Record enrollment spills into programs

With Northern Kentucky University’s record 14,200 student enrollment, comes record involvement in programs throughout the school.

NKU R.O.C.K.S., a mentoring program for first-time black freshmen, enrolled 70 students during its orientation held a week prior to school starting.

The program encourages students to participate in school and helps them transition from high school to college.

“People are hearing more about the program,” said Cynthia Pinchback-Hines, associate dean of African-American Student Affairs and Ethnic Services. “When something is good, people want to be a part of it.”

She also credits outreach programs and large enrollment as key factors in the program’s success.

NKU’s Honors Program also experienced an increase in enrollment this year.

The Honors Program is a minor designed for students with high ACT scores. Small classes provide students with a closer student/professor relationship and enhance the learning process. Topics offered for study are interdisciplinary to help broaden the education of any major in the university.

With the record enrollment, the Honors Program is experiencing a 20 percent increase in first year students.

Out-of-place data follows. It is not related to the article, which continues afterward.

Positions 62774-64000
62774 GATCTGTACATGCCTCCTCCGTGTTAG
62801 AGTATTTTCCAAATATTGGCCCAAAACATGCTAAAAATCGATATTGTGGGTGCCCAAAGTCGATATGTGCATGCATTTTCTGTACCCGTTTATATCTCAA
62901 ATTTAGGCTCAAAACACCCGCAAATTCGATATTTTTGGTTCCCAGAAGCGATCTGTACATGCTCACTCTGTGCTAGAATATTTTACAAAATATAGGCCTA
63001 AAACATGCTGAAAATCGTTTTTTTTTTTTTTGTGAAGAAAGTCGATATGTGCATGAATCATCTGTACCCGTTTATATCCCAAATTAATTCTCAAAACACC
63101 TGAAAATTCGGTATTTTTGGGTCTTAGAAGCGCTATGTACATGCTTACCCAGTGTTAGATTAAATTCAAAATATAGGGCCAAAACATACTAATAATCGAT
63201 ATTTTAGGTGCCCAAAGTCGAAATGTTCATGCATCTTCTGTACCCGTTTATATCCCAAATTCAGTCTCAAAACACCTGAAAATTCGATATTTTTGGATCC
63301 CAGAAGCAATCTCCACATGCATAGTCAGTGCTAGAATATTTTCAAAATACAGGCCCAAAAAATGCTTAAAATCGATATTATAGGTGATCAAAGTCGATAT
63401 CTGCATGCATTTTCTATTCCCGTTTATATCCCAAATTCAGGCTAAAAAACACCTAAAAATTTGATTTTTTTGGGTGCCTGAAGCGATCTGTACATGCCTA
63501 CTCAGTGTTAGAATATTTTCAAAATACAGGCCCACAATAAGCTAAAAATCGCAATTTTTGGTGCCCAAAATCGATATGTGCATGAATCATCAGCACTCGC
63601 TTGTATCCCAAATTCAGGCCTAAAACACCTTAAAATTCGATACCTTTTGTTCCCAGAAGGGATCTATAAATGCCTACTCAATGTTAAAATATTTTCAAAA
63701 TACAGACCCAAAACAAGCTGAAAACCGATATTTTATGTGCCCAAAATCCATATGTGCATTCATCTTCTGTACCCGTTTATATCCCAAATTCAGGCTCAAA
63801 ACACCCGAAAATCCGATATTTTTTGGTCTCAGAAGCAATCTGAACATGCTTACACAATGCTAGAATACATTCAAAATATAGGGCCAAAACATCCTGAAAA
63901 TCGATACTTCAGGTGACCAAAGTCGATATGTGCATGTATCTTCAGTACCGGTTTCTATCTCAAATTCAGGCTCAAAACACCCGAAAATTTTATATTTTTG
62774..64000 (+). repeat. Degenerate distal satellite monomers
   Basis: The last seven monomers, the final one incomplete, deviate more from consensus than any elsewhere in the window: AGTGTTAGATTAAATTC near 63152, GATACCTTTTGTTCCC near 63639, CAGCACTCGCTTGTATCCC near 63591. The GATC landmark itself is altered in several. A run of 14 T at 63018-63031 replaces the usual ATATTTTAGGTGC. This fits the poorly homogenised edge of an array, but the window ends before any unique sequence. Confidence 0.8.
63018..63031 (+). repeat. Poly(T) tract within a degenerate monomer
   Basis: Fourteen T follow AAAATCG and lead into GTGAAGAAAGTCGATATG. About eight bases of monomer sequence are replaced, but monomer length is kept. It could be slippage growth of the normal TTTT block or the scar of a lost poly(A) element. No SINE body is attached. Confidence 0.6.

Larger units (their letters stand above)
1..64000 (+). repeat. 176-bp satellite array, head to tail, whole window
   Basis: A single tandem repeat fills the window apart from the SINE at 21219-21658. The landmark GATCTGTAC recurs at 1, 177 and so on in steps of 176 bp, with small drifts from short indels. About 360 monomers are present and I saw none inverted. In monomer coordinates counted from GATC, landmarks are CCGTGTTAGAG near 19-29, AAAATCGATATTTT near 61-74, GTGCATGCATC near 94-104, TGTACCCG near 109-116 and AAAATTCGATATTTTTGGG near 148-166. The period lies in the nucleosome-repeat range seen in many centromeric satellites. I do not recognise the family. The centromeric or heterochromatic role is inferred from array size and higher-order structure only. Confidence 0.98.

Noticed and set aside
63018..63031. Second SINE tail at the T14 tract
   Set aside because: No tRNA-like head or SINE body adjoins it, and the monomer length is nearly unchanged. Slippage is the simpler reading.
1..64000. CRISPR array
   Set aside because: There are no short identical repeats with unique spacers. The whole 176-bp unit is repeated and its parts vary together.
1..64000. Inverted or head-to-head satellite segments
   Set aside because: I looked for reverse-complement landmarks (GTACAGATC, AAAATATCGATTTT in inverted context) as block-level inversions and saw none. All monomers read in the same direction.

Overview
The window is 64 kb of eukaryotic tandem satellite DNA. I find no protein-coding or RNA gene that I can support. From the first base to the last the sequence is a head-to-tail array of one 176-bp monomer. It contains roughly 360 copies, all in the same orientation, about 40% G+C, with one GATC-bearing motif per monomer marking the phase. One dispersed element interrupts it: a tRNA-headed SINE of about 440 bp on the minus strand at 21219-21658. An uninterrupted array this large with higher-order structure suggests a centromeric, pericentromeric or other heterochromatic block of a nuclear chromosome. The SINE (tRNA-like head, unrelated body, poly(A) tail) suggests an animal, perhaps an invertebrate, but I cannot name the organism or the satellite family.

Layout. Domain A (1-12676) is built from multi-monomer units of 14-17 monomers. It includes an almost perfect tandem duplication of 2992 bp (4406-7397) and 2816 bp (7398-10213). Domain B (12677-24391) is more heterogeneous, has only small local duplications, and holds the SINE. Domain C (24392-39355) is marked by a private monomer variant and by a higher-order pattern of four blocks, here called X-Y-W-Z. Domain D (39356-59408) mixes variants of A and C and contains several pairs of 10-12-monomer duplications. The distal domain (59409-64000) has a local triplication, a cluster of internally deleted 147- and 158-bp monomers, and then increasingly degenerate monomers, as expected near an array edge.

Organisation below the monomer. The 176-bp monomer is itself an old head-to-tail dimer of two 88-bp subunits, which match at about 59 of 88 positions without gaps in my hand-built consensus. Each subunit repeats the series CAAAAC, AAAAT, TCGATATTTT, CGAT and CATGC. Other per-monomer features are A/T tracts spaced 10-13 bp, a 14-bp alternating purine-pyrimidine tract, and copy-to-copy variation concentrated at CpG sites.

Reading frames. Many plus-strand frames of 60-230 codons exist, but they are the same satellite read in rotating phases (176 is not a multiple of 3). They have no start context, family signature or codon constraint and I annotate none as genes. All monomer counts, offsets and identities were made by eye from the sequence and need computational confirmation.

“(The increase) is in part a reflection of selective admissions,” said Tom Zaniello, Honors Program director. “I think we are also doing a better job retaining students and leading them to complete the honors minor.”

Courtney Adams will be among the 165 incoming students who will minor in honors. With a major in psychology, she is planning on post-bachelors studies.

“The Honors Program will look good on scholarship applications for graduate school,” Adams said.

She also likes the opportunity to work close with professors and the “family feel” that was relayed to her at freshman orientation.

To accommodate the growing number of students, the program is offering more classes as opposed to expanding class sizes.

“The class size of 15 or 16 students per faculty member remains the same,” Zaniello said. “Only under special circumstances we go to 17 or 18. We endeavor to work smarter but we are certainly working more.”